Within in the judo community, MMA is still a relatively new friend -- or foe, depending whom you ask. MMA remains a polarizing topic with old-school judo players, but it appears the long-held stance has softened ever so slightly since the 2008 Olympics. Perhaps no one athlete in the 2012 London Games has a better perspective on the issue than Ivo dos Santos, an Australian judo player and MMA fighter who has written about his road to the 2012 Olympics on

Dos Santos (Pictured, top) has seen MMA chatter increase at judo events since 2008 Olympic medalists Rousey and Satoshi Ishii made the switch.

“Four years back, MMA wasn’t really spoken about in judo circles,” Dos Santos says. “Everyone knew about [Yoshihiro] Akiyama and [Hidehiko] Yoshida, but when Ishii won the Olympic heavyweight gold medal -- which is judo’s equivalent of the 100-meter sprint, in terms of prestige -- and walked away to try his hand at MMA, it got many other judoka interested.”

In September 2010, dos Santos, a star member of the 2012 Australian judo Olympic team, competed in and won his first professional MMA fight. Two years later, as MMA has gotten more mainstream cultural acceptance in Australia, dos Santos predicts more members of the judo community will embrace the artistic elements of cage fighting.

“When I had my one and only pro fight so far, there was an old judo guy working for the combat sports commission. He berated me for about five minutes on how I was making judo out to be a thug sport and so on,” Dos Santos says. “It wasn’t really what I needed an hour before my first fight. There are still a few guys around with that attitude, but as MMA has become more mainstream and people understand it more, the attitude towards it has changed.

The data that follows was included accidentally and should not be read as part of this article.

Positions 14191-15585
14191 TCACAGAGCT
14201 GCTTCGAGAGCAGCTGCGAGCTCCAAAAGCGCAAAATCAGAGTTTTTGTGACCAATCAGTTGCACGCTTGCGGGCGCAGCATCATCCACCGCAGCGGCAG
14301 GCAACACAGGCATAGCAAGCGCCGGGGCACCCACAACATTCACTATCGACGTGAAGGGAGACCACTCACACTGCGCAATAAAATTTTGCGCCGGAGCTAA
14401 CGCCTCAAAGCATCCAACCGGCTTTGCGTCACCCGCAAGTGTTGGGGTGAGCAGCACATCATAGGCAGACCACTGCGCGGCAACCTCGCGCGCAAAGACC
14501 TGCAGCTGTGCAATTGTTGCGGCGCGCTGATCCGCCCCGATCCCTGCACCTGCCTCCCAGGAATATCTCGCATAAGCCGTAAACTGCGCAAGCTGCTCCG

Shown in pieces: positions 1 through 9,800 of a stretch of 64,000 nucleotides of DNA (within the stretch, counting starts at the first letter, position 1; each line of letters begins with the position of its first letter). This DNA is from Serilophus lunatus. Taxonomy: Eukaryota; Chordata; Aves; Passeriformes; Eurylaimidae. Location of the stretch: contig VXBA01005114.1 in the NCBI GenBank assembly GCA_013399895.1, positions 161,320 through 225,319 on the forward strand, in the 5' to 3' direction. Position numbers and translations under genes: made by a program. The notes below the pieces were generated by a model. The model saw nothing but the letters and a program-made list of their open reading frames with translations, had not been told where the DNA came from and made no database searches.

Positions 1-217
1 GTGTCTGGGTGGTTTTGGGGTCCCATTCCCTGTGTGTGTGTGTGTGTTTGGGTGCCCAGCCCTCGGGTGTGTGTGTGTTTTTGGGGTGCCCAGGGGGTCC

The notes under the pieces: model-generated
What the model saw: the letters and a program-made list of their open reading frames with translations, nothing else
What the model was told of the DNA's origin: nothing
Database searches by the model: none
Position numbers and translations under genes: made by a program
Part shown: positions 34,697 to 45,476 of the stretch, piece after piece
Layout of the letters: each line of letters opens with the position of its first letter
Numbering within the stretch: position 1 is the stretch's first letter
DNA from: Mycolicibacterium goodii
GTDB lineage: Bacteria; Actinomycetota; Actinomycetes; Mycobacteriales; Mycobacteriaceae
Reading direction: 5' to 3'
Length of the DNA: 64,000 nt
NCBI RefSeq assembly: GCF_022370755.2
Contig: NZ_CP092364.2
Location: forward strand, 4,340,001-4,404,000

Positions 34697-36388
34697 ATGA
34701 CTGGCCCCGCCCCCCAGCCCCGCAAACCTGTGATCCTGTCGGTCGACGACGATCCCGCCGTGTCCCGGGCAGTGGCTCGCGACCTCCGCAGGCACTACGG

“Some of the traditional old guys now watch MMA and enjoy picking out the elements of judo displayed in MMA fights. I think in the next few years, it will have won the majority of them over.”

In athletic projections of future talents, there is never a sure thing or a perfect formula to unearth who will succeed at the highest levels of a sport. When it comes to the Olympics and MMA, having a hardened international pedigree is close to a soft bet as it gets for future in-cage success.

Dating as far back as the 1984 Olympics with USA gold medalist Mark Schultz, the varied Olympic runs of Rick Hawn and Dan Henderson, as well as the modern successes of Askren, Cormier and Rousey in entering the cage after their amateur careers were done; as MMA grows the connection back to Olympics may increase as well.

Below are six Team USA Olympians with the potential to turn the international spotlight into a long-term MMA career.

Ronda Rousey turned Beijing bronze
into Strikeforce gold.
Jordan Burroughs
Weight: 163 pounds (74 kilograms)
Sport: Freestyle Wrestling
Age: 24
First Match: Aug. 10

Blue chip, five-star -- however you want to label him, freestyle wrestler Jordan Burroughs is both USA wrestling’s best gold medal hope and a potential MMA star. A two-time NCAA Division I champion out of Nebraska, Burroughs already found success on the international stage when he took home gold at the 2011 world champions a mere three weeks after his final college match.